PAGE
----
Thanksgiving is one of the few holidays that I enjoy celebrating, it brings my family together around the table. Last year I was blessed to have spent Thanksgiving with my family, this year I am fortunate to have hosted a Thanksgiving dinner at my house in Marrakech. It was a fabulous event that brought friends and strangers together around the table.
There was one request from one of the dinner attendees. Hey, Sahar can you make Thanksgiving vegan this year? Without giving it any thoughts, I said; sure I can. It was an amazing challenge that took few recipe practices before turning some of my traditional recipes to vegan. I was happy that I didn’t have to deal with a turkey this year, sigh!!!! So I started with the traditional Thanksgiving trimmings or side dishes that required no animal products. Sweet potatoes, I can substitute the butter with an olive oil…no problem! A problem, sweet potatoes here are red on the outside but white on the inside, no yams here! Not necessarily a problem, I could’ve gotten away with serving white like a regular mashed potatoes, but I was hoping to get that orange color theme that we are all familiar with the Thanksgiving table. Pumpkin mixed with the sweet white potatoes was my solution, added some roasted fresh plums to give it that fall color, the taste was amazing!
Now for red color, no cranberries here but plenty of beetroots so fresh cooked beetroots with nothing added to it, just some roasted pine nuts to compliment it. I’m thinking about years ago when I use to buy that can of beets from the supermarket, the one that the beets are the same shape as the can. I am thinking how did I allow myself to serve that on my table? Well, those were the old days! Now comes my centerpiece or the dish that will take the turkey place. First I thought of stuffing a big squash with quinoa, dried fruits, and nuts. I opted for roasted whole cauliflower as the option for the centerpiece main dish. It was so easy to prepare, sprinkle salt and pepper, drizzle oil all over it and roast till tender.
My biggest challenge was the re-creation of the green beans casserole. There was no way I was able to find cream of mushroom soup here, I sure am capable of making my own cream of mushroom soup from scratch. My first attempt was to try using coconut cream instead of regular milk, I am not a big fan of soy milk as many recipes call to substitute milk with soy milk. The of the coconut milk was not satisfying and the whole thing tasted and smelled like coconut. I then remembered my mother use to make this dish with cauliflower and Tahini sauce, I loved that dish growing up and I have made it few times before but never here in Morocco only for the fact that tahini is hard to find in Marrakech. So here is my vegan version of the traditional green beans casserole.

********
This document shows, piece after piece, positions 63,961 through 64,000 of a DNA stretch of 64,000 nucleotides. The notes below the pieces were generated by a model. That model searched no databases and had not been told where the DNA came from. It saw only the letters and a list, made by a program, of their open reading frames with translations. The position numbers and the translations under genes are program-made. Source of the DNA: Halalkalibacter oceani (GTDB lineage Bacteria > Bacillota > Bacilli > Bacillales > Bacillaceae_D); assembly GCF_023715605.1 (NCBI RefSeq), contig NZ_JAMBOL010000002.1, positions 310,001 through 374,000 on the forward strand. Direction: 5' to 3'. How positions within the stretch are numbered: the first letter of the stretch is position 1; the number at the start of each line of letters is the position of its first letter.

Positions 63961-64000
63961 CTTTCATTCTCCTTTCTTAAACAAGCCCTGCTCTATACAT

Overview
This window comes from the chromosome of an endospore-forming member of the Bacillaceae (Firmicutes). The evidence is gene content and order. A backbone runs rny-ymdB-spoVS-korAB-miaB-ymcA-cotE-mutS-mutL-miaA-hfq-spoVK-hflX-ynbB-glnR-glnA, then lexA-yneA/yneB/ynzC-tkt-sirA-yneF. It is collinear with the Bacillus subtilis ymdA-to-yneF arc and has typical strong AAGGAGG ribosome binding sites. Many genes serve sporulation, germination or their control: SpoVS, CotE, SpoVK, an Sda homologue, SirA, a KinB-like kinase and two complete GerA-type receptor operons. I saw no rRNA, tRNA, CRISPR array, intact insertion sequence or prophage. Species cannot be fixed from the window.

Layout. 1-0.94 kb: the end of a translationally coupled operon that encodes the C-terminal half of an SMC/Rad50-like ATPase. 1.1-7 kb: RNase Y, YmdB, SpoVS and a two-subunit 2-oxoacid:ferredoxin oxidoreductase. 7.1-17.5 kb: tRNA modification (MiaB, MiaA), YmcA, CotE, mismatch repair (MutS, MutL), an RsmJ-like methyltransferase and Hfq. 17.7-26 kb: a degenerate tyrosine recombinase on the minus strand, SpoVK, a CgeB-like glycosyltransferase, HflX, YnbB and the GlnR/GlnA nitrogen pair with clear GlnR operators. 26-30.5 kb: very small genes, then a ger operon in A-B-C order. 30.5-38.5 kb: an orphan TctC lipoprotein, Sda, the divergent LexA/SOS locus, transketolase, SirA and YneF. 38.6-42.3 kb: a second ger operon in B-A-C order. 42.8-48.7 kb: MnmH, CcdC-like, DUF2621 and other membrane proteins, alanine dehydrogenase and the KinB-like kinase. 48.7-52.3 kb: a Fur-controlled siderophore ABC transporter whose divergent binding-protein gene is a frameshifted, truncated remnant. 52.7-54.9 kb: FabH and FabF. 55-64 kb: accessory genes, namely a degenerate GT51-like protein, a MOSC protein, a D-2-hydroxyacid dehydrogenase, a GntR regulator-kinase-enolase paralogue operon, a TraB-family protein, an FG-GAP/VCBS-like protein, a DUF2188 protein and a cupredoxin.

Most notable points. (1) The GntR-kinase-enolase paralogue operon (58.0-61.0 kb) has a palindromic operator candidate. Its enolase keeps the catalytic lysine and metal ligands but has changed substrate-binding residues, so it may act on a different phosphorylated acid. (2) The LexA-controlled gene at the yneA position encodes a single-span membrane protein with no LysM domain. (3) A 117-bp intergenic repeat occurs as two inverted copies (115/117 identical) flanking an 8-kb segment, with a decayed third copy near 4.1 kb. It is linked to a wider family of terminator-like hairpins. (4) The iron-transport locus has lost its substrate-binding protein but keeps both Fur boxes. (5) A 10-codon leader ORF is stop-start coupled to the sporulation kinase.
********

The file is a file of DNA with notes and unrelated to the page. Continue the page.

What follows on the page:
½ kg fresh green beans cleaned and cut into small pieces I large onion diced small 2 tablespoon light olive oil I small bag of black dried mushroom (available in most supermarkets in Marrakech) I know I should have a photo of the bag, but I don’t! 4 tablespoons tahini sauce diluted with 1/2 cup of water and a juice of a half lemon 1 cup of water Salt and pepper
First, you need to soften the mushrooms, start by boiling water, put your dried mushrooms in a heatproof bowl, add hot water to it, cover and let it sit while you prepare the rest of your dish. In a non-stick pot heat olive oil, sautee the onions until soft and translucent, add the clean green beans. Keep the green beans and onions cooking over low heat while you drain your mushrooms, chop the mushrooms into small pieces. Add the chopped mushrooms to the pot, add salt and pepper, add a cup of water, cover pot and let it cook for about 30 minutes. Once the beans are cooked, add the tahini mixture and toss your beans well with the mixture. Let it sit for few hours before re-heating it for your guests or make it the night before and warm it before serving. The longer it sits, the better the flavor. Very creamy and delicious without sacrificing the taste and no one will know that it was tahini! One of my guests couldn’t believe it was vegan, she insisted that it tasted just like her grandma’s green beans casserole from when she was a child in Kentucky. No Thanksgiving dinner is complete without a dessert! I wanted to stay away from pumpkin as I already used it in the sweet potatoes. I kept it simple with roasted persimmon; I cut the top of the persimmon off, sprinkle it with sugar and roasted in the oven for about 20 minutes. I made my famous Lebanese rice flour, spice pudding – I posted the recipe on Instagram recently, super easy to make- vegan and gluten-free. I served the pudding with the roasted persimmon and voila! We have a dessert.
I am thankful for all I have in my life, for all the blessing, for my friends and family and for having a place to call Home In Morocco!